Iodine is a biophilic element, with one stable isotope, 127I, and one long-lived radioisotope, 129I. Radioiodine originates in the surface environment almost entirely from anthropogenic activities such as nuclear fuel reprocessing in Europe and thus provides a unique point source tracer. Very few studies have evaluated the geochemical behavior of I isotopes in the subsurface. In this study, the concentrations of 129I and 127I were measured in wells fed by a series of artificial recharge ponds in the Forebay Area of the Orange County ground water basin (California, USA) to evaluate their potential use as hydrological tracers. To substantiate interpretation of 129I and 127I concentration data, the aquifer system was evaluated using the literature values of aquifer water mass age based on 3H/3He, Xe and δ18O tracer data. The aquifer data demonstrate the nearly conservative behavior of 129I with 129I/127I ratios likely reflecting variations in source functions as well as climatic conditions, and with inferred particle-water partition coefficients (Kd) of 0.1 cm3 g−1 or less.
This study presents the characterization of Pu-bearing precipitates and the results from uptake studies of Np and Pu on inorganic colloidal particulates in J-13 water from the Yucca Mountain site. Plutonium solubilities determined experimentally at pH values of 6, 7, and 8.5 are about two orders of magnitude higher than those calculated using the existing thermodynamic database indicating the influence of colloidal Pu(IV) species. Solid phase characterization using X-ray diffraction revealed primarily Pu(IV) in all precipitates formed at pH 6, 7, and 8.5. The solubility controlling Pu-bearing solids precipitated at ambient temperature consisted of amorphous Pu(OH)4(s) with several Pu–O distances between 2.3 and 2.7 Å that are characteristic for Pu(IV) colloids. High temperature (90 °C) increased solid phase crystallinity and produced Pu(IV) solids that contained Pu oxidation state impurities. X-ray absorption spectroscopic studies revealed diminished Pu–O and Pu–Pu distances that were slightly different from those in crystalline PuO2(s). A Pu–O bond of 1.86 Å was identified that is consistent with the plutonyl(V) distance of 1.81 Å in PuO2+(aq). Hematite, montmorillonite, and silica colloids were used for uptake experiments with 239Pu(V) and 237Np(V). The capacity of hematite to sorb Pu significantly exceeded that of montmorillonite and silica. A low desorption rate was indicative of highly stable Pu-hematite colloids, which may facilitate Pu transport to the accessible environment. Neptunium uptake on all mineral phases was far less than Pu(V) uptake suggesting that a potential Pu(V)–Pu(IV) reductive sorption process was involved. The temperature effect on Pu solubility and pseudocolloid formation is also discussed.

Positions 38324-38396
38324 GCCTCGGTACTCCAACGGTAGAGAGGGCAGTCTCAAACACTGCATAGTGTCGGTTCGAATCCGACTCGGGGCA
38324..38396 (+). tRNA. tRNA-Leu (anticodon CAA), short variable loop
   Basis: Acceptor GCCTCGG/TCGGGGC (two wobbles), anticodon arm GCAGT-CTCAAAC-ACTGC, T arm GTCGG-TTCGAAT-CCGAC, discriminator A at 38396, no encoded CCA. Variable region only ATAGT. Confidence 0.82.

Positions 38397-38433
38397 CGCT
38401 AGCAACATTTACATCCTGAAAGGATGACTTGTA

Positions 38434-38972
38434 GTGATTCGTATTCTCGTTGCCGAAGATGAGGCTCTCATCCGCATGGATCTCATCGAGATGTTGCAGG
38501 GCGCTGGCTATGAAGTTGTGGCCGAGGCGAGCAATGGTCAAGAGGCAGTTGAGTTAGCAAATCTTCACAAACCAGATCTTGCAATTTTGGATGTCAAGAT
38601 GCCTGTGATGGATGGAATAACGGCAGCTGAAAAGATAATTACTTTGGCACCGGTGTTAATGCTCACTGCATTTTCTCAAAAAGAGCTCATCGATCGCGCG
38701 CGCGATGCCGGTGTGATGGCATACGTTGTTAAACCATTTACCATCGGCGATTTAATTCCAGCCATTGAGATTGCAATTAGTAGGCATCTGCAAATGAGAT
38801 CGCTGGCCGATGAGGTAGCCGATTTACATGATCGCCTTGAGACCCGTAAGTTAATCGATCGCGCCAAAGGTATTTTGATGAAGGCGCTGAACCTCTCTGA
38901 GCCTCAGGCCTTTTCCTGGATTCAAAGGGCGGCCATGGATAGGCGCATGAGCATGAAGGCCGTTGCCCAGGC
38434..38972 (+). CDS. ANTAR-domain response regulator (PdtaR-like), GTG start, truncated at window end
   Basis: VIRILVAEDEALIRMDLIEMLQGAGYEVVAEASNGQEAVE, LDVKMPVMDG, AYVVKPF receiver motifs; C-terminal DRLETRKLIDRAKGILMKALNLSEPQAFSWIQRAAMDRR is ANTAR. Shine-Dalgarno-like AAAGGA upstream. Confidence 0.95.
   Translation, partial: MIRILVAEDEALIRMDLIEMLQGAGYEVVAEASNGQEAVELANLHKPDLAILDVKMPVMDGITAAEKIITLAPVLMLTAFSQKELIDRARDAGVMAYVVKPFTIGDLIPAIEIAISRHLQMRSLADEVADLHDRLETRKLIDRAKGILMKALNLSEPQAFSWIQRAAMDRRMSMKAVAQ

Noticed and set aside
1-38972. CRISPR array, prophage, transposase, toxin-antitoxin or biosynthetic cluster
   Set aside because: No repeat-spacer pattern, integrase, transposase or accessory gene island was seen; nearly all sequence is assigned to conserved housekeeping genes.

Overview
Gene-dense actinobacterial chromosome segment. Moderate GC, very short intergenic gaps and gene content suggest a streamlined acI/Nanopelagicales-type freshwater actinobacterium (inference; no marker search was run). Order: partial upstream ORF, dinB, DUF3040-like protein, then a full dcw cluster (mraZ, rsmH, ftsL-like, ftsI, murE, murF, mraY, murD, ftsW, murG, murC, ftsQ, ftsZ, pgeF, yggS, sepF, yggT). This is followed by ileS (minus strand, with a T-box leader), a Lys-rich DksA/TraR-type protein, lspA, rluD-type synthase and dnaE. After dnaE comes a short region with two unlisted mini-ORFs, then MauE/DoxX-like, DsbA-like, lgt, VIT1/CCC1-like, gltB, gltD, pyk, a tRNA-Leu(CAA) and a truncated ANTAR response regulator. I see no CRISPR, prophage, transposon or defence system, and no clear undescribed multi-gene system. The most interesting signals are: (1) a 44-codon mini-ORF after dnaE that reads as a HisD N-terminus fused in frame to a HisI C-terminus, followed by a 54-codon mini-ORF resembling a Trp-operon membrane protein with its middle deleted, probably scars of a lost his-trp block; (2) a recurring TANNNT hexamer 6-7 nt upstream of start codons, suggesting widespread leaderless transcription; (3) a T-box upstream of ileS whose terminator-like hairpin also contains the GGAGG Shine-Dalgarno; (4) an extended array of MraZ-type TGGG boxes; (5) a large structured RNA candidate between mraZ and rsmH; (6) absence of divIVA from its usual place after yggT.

Pleistocene vegetation history on the Chinese Loess Plateau has been traditionally investigated using palynological methods, and questions remain regarding whether an extensive broadleaf deciduous forest ever developed on the loess table under favorable climatic conditions. The authors have employed a C isotope approach to address this question by comparing δ13C values in soil organic matter from different loess ecological domains with known source vegetation to the C isotope values obtained from a paleosol section that can be dated back to 130 ka. The C isotopic compositions of modern soils from the loess table and the loess–desert transition gave δ13C values of −24.5‰ to −18.2‰ and −25.7‰ to −20.7‰, respectively. These C isotopic ratios are consistent with the standing modern vegetation that is dominated by a mixture of C3 and C4 plants and can be distinguished from that in the patchy forest areas where exclusive C3 trees yield a narrow δ13C value range from −26.9‰ to −25‰ (average −26.1‰). Obtained δ13C compositions from paleosols and loess sediments in the Lantian and the Luochuan profiles vary from −24‰ to −16.9‰, indicating a grass-dominated steppe with shifting C3 and C4 contributions controlled mainly by paleoclimatic changes during the late Pleistocene. The present results suggest no extensive forest coverage on the loess table during the past 130 ka even under the most suitable conditions for forest development. This conclusion supports the explanation of natural causes for the development of only patchy forests on the modern loess table and provides critical historical information toward the vegetation restoration project that is currently underway on the Chinese Loess Plateau.
This paper reports the results of determinations of137Cs and other radionuclides in bottom sediments and suspended matter collectedin a coastal zone of the northern Adriatic off the lagoon of Venice and at the estuary of the Adige River. The activity, behaviour and distribution of137Cs and some natural radionuclides were determined in materials sampled up to 1984. Various artificial radionuclides (134Cs,103Ru,106Ru, together with137Cs introduced by the accident Chernobyl) were detected samples collected in 1986. The study of the distribution of137Cs as a function of sediment properties showed that this radionuclide preferentially accumulates in the finest particles (6–12 phi, i.e. 16-0.24 μm range) and is taken up by adsorpion surface processes. This radioisotope has been used as tracer for recent sedimentary processes occurring in the study area and also as a tracer for predicting the fate of other inorganic and organic pollutants reaching the sediments by natural process. Exceptionally high values of radioactivity were observed after the Chernobyl accident in the estuary of the Adige River, particularly in suspended matter.